(Adds background, comment from EPA and environmental group,
paragraphs 5, 16-20))
By Lawrence Hurley and Valerie Volcovici
WASHINGTON, April 15 In a victory for the Obama
administration, a U.S. appeals court on Tuesday upheld a
regulation that would limit emissions of mercury and other
hazardous pollutants mainly from coal-fired power plants,
starting next year.
The decision by the U.S. Court of Appeals for the District
of Columbia Circuit could help spur utility companies to shut
down some coal-fired plants due to the costs of complying with
the U.S. Environmental Protection Agency (EPA) rule.
The EPA's Mercury and Air Toxics Standard (MATS) applies to
1,400 of the country's largest power plants and would come into
force in 2015, or in some cases, 2016.
The EPA has said MATS could annually prevent up to 11,000
premature deaths, and generate $90 billion in health benefits.
"These practical and cost-effective standards will save
thousands of lives each year, prevent heart and asthma attacks,
while slashing emissions of the neurotoxin mercury, which can
impair children's ability to learn," the EPA said.
The 2012 regulation, which also targets oil-fired plants,
although these are less common, was challenged by industry
groups and some states. They said it was too stringent, while
some environmental groups said the rule did not go far enough.
The three-judge appeals panel was split, with Judge Brett
Kavanaugh writing a dissenting opinion criticizing the EPA for
not considering what he said was the estimated $9.6 billion a
year cost of the regulation.
"To be sure, EPA could conclude that the benefits outweigh
the costs. But the problem here is that EPA did not even
consider the costs," Kavanaugh wrote. He agreed with the
majority in other aspects of the ruling.
'APPROPRIATE AND NECESSARY'
The court majority rejected the challengers' argument that
the rule was not "appropriate and necessary." This is a phrase
in the federal Clean Air Act that empowers the EPA to regulate
the pollutants in question.
It was appropriate for cost considerations to be excluded
from the EPA's analysis, the court majority concluded. The law,
the court said in an unsigned opinion, "neither requires EPA to
consider costs nor prohibits EPA from doing so."
Sean Donahue, a lawyer for environmental groups that
supported the regulation, said the court ruling, along with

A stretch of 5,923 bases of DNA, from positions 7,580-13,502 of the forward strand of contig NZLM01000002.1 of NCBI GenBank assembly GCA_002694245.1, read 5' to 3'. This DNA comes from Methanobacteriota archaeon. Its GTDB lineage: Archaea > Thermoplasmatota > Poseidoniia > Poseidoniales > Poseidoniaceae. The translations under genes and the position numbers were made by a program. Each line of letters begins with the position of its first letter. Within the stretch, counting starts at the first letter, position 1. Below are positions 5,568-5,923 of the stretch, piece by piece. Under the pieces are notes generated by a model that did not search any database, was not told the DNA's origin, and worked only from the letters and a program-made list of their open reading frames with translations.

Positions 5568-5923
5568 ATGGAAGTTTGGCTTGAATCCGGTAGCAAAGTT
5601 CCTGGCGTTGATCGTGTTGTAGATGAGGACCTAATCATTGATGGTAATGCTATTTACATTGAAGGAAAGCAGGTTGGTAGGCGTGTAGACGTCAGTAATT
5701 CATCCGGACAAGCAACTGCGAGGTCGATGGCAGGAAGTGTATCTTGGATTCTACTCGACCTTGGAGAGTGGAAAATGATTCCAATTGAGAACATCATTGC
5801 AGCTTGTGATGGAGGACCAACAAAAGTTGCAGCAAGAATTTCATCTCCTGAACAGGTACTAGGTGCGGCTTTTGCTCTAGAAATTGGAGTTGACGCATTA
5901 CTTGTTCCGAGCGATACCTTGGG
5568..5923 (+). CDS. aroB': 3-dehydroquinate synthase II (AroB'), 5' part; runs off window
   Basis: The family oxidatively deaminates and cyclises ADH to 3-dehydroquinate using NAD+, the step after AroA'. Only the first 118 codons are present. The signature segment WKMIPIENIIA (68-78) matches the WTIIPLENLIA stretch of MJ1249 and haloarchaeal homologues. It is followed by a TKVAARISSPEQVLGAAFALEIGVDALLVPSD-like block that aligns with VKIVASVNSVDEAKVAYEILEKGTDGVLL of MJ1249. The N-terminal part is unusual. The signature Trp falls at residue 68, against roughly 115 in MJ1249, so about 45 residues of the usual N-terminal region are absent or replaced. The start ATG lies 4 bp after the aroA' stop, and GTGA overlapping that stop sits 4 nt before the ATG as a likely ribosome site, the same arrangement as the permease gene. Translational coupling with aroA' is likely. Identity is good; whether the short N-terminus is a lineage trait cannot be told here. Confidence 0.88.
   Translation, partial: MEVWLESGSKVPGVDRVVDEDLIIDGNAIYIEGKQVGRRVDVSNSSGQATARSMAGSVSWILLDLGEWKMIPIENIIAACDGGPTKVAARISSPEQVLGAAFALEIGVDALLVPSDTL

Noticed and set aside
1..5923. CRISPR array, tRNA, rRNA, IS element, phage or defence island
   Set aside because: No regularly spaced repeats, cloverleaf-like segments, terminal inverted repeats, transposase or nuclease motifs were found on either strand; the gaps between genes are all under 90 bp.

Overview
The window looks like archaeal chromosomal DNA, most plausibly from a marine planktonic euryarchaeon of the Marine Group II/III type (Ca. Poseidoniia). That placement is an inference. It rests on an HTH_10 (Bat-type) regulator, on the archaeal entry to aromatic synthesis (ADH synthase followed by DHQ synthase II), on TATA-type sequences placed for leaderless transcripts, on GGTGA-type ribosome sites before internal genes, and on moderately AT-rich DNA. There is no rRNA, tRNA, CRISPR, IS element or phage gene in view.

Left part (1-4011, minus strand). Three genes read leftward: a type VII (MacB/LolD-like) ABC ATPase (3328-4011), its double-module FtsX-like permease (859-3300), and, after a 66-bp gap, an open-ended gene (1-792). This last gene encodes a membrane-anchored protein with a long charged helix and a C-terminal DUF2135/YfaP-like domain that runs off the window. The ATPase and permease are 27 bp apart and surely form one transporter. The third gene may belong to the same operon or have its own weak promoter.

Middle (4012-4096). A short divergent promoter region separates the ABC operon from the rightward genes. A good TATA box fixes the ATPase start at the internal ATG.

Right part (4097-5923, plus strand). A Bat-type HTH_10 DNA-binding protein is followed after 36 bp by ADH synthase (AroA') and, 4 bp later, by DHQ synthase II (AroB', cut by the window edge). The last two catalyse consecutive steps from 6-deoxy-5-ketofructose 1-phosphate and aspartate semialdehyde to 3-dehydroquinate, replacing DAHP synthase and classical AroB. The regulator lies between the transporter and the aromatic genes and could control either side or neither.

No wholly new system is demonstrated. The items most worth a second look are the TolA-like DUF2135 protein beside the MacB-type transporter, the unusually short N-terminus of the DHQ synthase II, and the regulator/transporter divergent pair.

other regulatory developments, and the rise of natural gas as a
competitor to coal, "is going to cause some utilities to face a
decision about upgrading or shutting down" coal plants.
The ruling marked "a complete win for EPA," he said.
U.S. companies have shut or converted over 22,000 megawatts
(MW) of coal-fired power plants since 2009 and have plans to
shut or convert more than 42,000 MW in the next 10 years or so.
Relatively cheap natural gas prices from record shale
production have made it unprofitable for many generators to
upgrade older and smaller coal plants to meet increasingly
strict federal and state environmental rules.
Eventually, the switch away from coal could shut up to
100,000 MW of coal generation across the country, according to
some industry estimates.
Countering claims made by industry groups that complying
with MATS is too costly and disruptive, the Environmental
Defense Fund found that 70 percent of coal-fired capacity
already meets the standards as of the end of 2012.
Citing publicly available data from the U.S. Energy
Information Administration, the green group also said that an
additional 14 percent of capacity has planned retrofits or
retirements to meet the standards. It pointed to major
coal-reliant utility AEP, which last year lowered its estimated
costs of following environmental standards by half, from $8
billion down to $4 to $5 billion.
The appeals court has heard a series of challenges in recent
years to Obama administration air pollution rules.
It upheld the administration's first wave of greenhouse gas
regulations but struck down a rule that regulates air pollution
that crosses state lines. Both cases are now before the U.S.
Supreme Court, with final decisions expected by the end of June.
Kavanaugh, who was appointed by former President George W.
Bush, had questioned the EPA's approach in both cases. His
dissenting opinion on Tuesday could give industry groups hope
that the Supreme Court will also review the latest ruling.
The case is White Stallion Energy Center v. EPA, U.S. Court
of Appeals for the District of Columbia Circuit, 12-1100.
(Reporting by Lawrence Hurley Additional reporting by Valerie
Volcovici; Editing by Kevin Drawbaugh and Tom Brown)